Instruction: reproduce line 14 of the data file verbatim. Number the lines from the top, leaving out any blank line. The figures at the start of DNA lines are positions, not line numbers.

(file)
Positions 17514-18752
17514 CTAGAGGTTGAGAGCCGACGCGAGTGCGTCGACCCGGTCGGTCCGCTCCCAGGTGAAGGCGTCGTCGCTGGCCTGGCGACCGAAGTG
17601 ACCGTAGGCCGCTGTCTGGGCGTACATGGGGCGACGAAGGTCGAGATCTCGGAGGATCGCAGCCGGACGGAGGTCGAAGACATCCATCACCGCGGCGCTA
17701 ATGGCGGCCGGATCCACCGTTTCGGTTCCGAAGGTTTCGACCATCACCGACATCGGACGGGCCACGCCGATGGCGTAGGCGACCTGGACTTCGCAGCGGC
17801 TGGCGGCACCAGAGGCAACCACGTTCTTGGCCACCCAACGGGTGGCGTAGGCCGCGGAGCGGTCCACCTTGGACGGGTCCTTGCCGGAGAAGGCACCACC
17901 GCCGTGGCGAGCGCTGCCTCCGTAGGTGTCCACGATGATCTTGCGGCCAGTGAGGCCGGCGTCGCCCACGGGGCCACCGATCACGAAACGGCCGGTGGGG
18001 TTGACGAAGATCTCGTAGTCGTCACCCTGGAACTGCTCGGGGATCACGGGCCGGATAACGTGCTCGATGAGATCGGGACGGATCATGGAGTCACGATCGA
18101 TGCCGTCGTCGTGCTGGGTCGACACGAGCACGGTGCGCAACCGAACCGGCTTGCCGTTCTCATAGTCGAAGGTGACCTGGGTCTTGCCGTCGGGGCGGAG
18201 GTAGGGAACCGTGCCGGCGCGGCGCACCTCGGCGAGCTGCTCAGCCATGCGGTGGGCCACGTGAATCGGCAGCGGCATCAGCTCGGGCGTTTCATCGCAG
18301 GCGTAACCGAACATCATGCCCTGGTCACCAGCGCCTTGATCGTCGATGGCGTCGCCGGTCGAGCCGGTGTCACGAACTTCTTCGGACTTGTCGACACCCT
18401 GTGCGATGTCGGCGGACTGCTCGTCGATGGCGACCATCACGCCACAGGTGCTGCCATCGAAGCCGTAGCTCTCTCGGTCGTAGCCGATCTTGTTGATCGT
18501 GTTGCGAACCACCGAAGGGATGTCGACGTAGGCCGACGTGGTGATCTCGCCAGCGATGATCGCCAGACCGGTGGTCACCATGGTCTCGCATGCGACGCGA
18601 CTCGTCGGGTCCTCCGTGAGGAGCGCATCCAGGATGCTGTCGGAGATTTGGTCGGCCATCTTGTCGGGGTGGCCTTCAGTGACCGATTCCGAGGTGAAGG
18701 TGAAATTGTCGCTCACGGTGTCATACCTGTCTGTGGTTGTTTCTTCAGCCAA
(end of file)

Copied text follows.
18701 TGAAATTGTCGCTCACGGTGTCATACCTGTCTGTGGTTGTTTCTTCAGCCAA